Bombers Storm U.S. Aid Compound in Afghanistan

Bombers Storm U.S. Aid Compound in Afghanistan
# 02 July 2010 18:55 (UTC +04:00)
Baku – APA. A half-dozen suicide bombers stormed the compound of a American contractor working for the United States Agency for International Development in the northern city of Kunduz on Friday, killing at least four people before the militants were themselves killed during a six-hour-long firefight, according to Afghan officials, APA reports quoting “The New York Times”.
No Americans were said to have died, according to initial reports.
But as many as three of the dead were foreigners, including a German and a Filipino, according to accounts from the local authorities. British officials were also investigating reports that a British citizen was killed. One Afghan police officer died, and 23 other people were wounded, including police officers, security guards and civilians, said the governor of Kunduz Province, Mohammed Omar.
The Taliban took credit for the attack on the compound of Development Alternatives Inc., a consultancy also known as D.A.I. that contracts with the American aid agency to help bolster governance, development and economic growth in other countries.
The attack began around 3 a.m. when the first bomber exploded his car at the gate of the compound. Five other suicide bombers raced inside the building, where they began firing rifles, Mr. Omar said.
The five other attackers all eventually died inside the building, according to the governor, but he did not make it clear whether they had been shot by Afghan forces or had blown themselves up.
“The building has been destroyed,” Mr. Omar said. He also said six American employees trapped inside along with four security guards had been rescued by Afghan forces. There were unconfirmed reports that some employees fled to the roof of the building during the battle.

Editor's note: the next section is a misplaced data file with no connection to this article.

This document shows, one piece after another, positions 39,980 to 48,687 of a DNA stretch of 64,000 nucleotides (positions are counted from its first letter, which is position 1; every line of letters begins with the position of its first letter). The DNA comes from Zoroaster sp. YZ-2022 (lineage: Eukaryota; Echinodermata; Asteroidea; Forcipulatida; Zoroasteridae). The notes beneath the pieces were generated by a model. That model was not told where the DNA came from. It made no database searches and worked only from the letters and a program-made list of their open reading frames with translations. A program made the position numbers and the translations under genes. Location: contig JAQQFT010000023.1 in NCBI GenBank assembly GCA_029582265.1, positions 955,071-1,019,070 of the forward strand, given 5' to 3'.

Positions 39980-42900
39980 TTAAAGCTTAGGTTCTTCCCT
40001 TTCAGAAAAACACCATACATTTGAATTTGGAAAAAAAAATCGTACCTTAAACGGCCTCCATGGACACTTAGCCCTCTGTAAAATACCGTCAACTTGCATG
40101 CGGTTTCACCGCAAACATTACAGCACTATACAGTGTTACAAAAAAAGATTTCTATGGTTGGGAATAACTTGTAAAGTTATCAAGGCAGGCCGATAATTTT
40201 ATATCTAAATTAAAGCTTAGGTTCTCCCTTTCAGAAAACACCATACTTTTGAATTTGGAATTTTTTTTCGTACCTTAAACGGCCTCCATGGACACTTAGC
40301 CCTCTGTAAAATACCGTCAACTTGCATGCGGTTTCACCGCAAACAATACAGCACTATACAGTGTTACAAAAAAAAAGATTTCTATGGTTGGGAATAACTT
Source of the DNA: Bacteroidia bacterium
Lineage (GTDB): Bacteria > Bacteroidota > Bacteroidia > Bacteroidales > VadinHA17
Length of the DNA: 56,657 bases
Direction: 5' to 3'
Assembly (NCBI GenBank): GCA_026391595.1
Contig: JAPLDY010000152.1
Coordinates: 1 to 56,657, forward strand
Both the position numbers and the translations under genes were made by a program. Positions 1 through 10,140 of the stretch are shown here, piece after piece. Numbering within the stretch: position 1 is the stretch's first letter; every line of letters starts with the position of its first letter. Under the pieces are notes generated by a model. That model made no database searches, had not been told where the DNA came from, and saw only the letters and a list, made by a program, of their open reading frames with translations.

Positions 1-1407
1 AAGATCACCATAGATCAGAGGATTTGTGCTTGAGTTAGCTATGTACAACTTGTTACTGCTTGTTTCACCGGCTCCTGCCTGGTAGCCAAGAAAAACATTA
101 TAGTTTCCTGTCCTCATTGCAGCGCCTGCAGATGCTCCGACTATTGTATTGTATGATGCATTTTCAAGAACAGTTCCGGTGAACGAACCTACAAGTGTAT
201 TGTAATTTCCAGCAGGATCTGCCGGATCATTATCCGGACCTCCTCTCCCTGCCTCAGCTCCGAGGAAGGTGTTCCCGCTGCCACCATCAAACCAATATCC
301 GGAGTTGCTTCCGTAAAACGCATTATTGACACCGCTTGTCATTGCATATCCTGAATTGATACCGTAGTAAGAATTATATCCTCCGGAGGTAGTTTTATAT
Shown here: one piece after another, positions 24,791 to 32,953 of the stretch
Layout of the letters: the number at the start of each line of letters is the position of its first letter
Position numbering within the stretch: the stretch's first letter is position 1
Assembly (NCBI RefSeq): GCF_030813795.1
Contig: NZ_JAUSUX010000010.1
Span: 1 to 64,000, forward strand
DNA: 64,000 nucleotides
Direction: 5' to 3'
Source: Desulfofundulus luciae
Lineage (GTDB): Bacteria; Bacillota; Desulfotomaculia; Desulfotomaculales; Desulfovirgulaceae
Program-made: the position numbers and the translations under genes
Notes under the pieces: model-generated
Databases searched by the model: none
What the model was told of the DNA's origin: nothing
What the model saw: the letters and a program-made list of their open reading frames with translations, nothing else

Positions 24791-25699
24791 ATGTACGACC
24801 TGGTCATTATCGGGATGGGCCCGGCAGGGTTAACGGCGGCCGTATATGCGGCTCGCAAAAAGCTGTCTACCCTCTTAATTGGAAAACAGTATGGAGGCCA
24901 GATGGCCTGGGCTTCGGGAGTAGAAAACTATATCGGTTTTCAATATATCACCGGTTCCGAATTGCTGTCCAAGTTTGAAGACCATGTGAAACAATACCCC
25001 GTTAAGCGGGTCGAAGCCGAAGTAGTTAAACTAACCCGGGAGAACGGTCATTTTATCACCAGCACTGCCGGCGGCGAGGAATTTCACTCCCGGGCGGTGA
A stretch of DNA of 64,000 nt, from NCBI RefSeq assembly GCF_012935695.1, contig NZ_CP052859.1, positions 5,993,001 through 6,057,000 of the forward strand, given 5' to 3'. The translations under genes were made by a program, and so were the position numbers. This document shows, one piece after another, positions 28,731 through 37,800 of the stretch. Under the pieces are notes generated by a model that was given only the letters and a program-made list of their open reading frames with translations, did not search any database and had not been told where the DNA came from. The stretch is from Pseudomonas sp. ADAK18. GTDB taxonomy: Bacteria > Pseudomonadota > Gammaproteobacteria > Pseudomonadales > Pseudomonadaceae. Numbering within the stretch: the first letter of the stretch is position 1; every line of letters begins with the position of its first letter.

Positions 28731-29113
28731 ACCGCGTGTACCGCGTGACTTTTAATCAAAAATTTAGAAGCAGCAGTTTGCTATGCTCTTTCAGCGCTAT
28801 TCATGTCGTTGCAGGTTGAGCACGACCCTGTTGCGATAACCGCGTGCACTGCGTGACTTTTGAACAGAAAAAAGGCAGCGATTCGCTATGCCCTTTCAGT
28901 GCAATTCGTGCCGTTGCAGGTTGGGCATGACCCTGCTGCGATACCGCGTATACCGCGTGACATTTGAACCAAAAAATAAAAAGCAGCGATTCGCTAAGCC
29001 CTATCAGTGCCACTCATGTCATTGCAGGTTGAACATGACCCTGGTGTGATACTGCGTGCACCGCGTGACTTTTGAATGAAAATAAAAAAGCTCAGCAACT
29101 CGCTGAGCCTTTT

The attack came before Gen. David H. Petraeus, the incoming American military commander in Afghanistan, arrived in Kabul on Friday evening along with Mark Sedwill, the former British ambassador to Afghanistan who now serves as the senior NATO civilian official in the country.
General Petraeus, who led American troops in Iraq during the so-called surge in Iraq and had been the commander of the United States Central Command, was picked by President Obama last week to assume command in Kabul. The move followed Mr. Obama’s abrupt firing of Gen. Stanley A. McChrystal after a Rolling Stone magazine article in which the general or members of his staff criticized Obama administration officials.
The Kunduz assault was the latest in a string of Taliban attacks on foreign workers and compounds, especially those doing development work, in what has seemed to be a response to American and NATO forces increasing the pace of their military operations throughout the country.
Many of these attacks have come in Kandahar, the hub of southern Afghanistan, were militants have been killing political leaders, foreign workers and their Afghan colleagues, including a young Afghan woman who worked for D.A.I. who was gunned down in April just a few hundred yards from her office as she drive home in a motorized rickshaw.
Kunduz, one the country’s major northern cities, is less volatile than Kandahar. But the province has become increasingly contested over the past year as Taliban leaders have tried to consolidate their control of areas that until recently has been considered relatively safe. German troops have been the major Western military force in the region, but new American troops have been arriving in northern Afghanistan to bolster the NATO presence in Kunduz and other northern provinces.
A NATO statement said the Kunduz attack “was an attempt to intimidate Afghans and members of the international community trying to improve the lives of all Afghans.” It said NATO troops were helping Afghan forces at the site and treating injured civilians at a nearby military base.